Spotify’s legal team is going to be kept pretty busy for a while defending the company against a $1.6 billion (yes, with a B) lawsuit brought by the Wixen Music Publishing. The company licenses music from about 200 artists, including superstars Tom Petty, Neil Young, The Beach Boys, Donald Fagen, Stevie Nicks, Missy Elliott, and Janis Joplin, according to a report by Variety.
The suit alleges that Spotify is using songs by songwriters that Wixen represents without a proper license. Spotify has been sued for this same in transgression before, proposing to resolve a class-action suit from a collective of songwriters including David Lowery and Melissa Ferrick in May, which many felt was an inadequate settlement.
The Wixen suit states that the previous settlement “does not adequately compensate Wixen or the songwriters it represents.” It goes on with the presumed reasoning behind Spotify’s actions, “Prior to launching in the United States, Spotify attempted to license sound recordings by working with record labels but, in a race to be first to market, made insufficient efforts to collect the required musical composition information and, in turn, failed in many cases to license the compositions embodied within each recording or comply with the requirements of Section 115 of the Copyright Act. Either a direct license from Wixen or a compulsory license would have permitted Spotify to reproduce and/or distribute the Works as part of the Service, including by means of digital phonorecord deliveries (“DPDs”), interactive streaming, and limited downloads. But Spotify failed to obtain either license type.”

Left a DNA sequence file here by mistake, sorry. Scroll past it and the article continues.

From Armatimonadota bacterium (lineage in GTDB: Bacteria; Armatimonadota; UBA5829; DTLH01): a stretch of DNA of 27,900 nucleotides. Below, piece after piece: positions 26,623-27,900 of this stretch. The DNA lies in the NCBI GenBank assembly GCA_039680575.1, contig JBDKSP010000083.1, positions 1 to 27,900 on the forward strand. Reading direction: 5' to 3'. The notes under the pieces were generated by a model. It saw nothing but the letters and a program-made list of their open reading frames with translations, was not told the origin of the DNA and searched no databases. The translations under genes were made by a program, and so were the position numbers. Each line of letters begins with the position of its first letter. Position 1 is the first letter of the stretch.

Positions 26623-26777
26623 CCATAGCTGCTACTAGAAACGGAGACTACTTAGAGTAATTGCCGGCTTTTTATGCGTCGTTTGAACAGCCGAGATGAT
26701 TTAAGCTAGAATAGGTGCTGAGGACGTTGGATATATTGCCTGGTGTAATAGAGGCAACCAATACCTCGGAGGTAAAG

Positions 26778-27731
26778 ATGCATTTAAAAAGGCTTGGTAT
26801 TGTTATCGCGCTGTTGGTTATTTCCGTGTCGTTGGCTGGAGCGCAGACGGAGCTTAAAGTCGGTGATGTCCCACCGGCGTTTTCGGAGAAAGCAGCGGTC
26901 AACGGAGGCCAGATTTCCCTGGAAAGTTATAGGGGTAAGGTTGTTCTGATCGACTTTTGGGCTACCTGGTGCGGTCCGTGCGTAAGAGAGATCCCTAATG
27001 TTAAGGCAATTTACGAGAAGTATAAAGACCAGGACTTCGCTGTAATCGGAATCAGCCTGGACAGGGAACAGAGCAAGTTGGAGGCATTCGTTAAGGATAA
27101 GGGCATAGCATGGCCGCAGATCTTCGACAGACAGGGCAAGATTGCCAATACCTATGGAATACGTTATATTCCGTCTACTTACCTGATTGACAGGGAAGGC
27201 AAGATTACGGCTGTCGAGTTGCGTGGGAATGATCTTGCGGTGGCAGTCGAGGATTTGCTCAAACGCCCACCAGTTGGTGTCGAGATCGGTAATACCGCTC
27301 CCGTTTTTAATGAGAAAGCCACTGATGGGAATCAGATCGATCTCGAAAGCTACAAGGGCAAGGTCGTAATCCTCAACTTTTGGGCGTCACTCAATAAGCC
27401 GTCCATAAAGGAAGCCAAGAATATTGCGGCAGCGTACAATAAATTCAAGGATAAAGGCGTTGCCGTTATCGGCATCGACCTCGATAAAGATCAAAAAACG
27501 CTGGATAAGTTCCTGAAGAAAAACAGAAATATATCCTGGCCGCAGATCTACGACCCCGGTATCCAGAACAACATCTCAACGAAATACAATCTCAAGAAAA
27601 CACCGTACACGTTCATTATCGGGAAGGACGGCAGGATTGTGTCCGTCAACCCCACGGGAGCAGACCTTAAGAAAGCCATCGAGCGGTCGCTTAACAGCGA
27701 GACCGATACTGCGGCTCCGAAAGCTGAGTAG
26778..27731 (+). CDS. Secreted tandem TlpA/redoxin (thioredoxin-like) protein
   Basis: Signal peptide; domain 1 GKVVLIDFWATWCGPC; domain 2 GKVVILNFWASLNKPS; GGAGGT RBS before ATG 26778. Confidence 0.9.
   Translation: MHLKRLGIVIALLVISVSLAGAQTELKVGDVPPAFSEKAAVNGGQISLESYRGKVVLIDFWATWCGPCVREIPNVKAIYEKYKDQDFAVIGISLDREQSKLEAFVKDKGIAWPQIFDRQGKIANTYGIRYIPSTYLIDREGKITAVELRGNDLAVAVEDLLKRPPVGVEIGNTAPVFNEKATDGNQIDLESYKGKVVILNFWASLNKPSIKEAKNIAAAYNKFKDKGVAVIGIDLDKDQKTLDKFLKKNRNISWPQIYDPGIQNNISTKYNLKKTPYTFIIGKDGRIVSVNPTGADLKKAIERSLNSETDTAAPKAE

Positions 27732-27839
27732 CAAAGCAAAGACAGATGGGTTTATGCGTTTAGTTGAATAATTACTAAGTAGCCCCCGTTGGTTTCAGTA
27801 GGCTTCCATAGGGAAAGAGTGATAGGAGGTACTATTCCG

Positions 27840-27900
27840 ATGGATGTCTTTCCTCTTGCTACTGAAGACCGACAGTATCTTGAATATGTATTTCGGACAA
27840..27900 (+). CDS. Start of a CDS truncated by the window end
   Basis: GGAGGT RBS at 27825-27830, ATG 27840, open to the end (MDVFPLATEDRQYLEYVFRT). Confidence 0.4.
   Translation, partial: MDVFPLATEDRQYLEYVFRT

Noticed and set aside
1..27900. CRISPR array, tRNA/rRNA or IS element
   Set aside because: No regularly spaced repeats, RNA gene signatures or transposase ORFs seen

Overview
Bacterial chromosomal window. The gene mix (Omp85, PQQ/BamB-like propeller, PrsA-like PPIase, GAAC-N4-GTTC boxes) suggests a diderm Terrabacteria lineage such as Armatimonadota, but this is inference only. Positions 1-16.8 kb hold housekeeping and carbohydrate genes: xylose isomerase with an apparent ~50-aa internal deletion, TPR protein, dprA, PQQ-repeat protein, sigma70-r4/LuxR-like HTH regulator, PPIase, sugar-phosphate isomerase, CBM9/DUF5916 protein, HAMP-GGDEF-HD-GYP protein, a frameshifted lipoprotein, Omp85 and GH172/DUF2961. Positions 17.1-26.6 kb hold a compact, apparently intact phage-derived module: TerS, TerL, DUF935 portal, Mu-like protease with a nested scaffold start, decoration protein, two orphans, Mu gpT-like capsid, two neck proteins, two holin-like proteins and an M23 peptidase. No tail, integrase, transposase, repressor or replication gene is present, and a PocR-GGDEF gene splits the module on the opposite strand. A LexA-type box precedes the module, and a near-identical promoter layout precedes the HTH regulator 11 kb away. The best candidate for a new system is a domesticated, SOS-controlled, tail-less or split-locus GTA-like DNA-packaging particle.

What happened was that Spotify outsourced the licensing duties to the Harry Fox Agency, which the suit says “Spotify knew … did not possess the infrastructure to obtain the required mechanical licenses and Spotify knew it lacked these licenses.”
With Spotify attempting to go public soon, this is the sort of legal action and publicity that it doesn’t need. The only lucky thing for the company is that it was filed over the holiday, but enough people in the industry and financial markets noticed so that it will continue to be a drag on the company until it’s settled.